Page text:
I Will Teach You to be Rich
By: Ramit Sethi
I’ve been a reader of Ramit’s blog (iwillteachyoutoberich.com) for several years now, so when I heard that he was writing a book (and publishing one) I knew it would have to find a way onto my list of books to read. Which it did, and I did read it.
If you aren’t familiar with Ramit’s writing style, it’s some what irreverent. Light and joking, it’s as if he were talking to you over a beer. Which, of course, works pretty well for a book that is meant to be read by a twenty-something single person. There’s a reason it’s on the New York Times Bestseller list!
Ramit takes you through a 9 chapter, 6 week journey of personal finance. He covers everything from credit cards, savings and checkings, investing, budgeting, and saving for goals. For the person who finds themselves fresh out of high school or college and overwhelmed by the amount of credit offers and spending temptations, this book is a must read. Ramit did a very good job of pointing out and explaining some of the very common pitfalls of personal finance, and he does it in a way that makes sense.
There were only a few things that I found I disagreed with. The biggest of these was what he calls Conscious spending. As he describes it, it is the act of consciously setting limits and goals for spending so that you don’t overspend. Where I disagree is when he says that it isn’t a budget. It certainly sounds like one to me. While it may not be a budget that accounts for every penny and every category, it still is a budget. Maybe I’m giving budgeting too broad of a description, but to me any ordered system that sets limits and goals for spending and saving is a budget. What conscious spending is, is a very high level budget.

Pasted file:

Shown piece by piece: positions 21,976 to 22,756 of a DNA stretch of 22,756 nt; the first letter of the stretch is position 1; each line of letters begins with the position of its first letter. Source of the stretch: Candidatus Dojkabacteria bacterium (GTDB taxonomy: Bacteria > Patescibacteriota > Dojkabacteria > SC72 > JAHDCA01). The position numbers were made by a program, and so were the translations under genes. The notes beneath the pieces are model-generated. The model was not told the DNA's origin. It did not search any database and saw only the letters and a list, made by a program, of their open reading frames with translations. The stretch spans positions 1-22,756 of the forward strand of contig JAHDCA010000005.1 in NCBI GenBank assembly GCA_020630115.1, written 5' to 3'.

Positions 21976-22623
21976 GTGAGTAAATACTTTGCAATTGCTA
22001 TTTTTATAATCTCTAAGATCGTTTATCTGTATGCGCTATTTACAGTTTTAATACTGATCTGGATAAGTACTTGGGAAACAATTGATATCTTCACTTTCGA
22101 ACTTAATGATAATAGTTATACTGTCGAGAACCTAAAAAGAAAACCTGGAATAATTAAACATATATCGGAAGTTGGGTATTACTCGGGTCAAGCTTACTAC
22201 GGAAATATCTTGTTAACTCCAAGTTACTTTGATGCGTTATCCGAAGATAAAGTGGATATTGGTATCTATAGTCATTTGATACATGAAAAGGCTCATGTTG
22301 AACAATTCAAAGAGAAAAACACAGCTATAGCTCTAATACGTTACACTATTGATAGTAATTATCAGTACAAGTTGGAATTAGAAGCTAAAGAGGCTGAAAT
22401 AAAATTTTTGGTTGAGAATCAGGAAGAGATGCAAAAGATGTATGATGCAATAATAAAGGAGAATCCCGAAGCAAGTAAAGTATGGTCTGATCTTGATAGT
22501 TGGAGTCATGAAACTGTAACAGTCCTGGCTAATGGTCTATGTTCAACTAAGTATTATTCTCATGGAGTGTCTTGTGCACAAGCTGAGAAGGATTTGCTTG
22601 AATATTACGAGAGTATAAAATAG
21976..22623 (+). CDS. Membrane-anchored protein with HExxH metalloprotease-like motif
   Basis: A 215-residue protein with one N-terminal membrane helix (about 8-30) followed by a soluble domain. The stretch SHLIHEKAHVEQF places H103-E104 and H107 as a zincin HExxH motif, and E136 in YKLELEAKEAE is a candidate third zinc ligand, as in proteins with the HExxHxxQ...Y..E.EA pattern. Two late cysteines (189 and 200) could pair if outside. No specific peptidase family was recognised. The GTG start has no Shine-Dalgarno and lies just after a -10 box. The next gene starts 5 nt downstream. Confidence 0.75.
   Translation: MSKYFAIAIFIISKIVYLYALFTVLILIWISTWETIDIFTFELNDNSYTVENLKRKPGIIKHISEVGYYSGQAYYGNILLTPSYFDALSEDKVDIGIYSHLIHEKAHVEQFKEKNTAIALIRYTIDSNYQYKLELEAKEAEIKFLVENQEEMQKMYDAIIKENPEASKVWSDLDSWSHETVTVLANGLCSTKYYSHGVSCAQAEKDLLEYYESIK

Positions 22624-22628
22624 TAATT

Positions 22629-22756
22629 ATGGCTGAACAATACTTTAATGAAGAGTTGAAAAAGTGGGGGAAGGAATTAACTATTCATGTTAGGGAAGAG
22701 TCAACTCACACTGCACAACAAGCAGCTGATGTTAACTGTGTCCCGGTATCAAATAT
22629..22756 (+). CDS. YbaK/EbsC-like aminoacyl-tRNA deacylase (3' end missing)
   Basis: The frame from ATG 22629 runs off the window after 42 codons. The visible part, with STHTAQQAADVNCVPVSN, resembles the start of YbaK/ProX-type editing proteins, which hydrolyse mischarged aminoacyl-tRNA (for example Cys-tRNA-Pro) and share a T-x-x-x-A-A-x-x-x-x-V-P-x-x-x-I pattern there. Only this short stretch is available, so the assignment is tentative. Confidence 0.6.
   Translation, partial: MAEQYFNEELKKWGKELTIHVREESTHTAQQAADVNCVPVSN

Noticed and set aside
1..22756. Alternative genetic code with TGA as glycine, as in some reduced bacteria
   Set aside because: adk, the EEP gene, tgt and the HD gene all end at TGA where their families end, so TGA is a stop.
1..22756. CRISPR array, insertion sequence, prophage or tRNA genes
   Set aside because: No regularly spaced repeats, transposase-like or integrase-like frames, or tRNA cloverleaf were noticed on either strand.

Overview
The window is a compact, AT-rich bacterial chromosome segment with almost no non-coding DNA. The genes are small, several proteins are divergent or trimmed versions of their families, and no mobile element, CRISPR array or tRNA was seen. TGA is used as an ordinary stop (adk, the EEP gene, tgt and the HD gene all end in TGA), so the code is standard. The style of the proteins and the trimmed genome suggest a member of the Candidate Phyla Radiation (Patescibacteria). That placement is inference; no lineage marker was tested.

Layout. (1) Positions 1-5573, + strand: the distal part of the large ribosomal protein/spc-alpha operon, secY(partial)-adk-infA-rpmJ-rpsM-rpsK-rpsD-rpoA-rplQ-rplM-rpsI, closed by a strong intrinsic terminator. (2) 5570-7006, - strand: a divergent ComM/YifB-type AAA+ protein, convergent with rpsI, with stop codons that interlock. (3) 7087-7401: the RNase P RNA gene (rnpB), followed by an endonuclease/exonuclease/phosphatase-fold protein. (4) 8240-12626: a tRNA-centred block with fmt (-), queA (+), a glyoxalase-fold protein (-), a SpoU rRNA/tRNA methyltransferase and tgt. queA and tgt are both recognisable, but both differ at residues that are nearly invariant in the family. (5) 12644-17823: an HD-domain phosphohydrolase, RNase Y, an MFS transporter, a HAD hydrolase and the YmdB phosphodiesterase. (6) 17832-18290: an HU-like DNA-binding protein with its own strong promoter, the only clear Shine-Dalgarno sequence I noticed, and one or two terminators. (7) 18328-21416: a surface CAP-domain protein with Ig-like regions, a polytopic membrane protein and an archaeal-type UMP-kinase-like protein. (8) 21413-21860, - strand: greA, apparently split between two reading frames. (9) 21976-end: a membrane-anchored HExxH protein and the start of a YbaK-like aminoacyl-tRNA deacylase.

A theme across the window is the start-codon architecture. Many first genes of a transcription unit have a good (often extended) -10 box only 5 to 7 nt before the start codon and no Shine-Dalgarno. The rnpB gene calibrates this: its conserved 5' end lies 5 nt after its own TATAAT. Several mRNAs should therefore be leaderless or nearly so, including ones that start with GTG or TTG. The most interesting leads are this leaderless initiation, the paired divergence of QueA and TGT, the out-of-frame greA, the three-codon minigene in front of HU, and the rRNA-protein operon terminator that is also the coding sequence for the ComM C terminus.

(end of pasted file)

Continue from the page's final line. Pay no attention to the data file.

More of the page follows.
Anyone who has read this site for very long will know that I am not a fan of credit cards. I’m not really a fan of debt at all, but credit cards (to me) are one of the worst offenders. So, it was with some trepidation that I began the chapter on credit cards. It was somewhat refreshing to have someone actually explain how they use cards, and why. Because of my stance on credit cards, however, I couldn’t help but disagree with several points.
Overall, this is a spectacular book for it’s intended audience. Seasoned personal finance students will surely find a few nuggets, but the rest is likely review. If you know anyone that is just stepping out on their own personal finance journey, I suggest you get them this book. Ramit does an excellent job of laying out a wonderful foundation for successful personal finance management. And, yes, it may even teach you to be rich.
You can pick “I will teach you to be rich” up at Amazon, or just about any corner bookstore. As of this writing, the book is less than $11 at Amazon, which is likely better than you’ll see it anywhere else.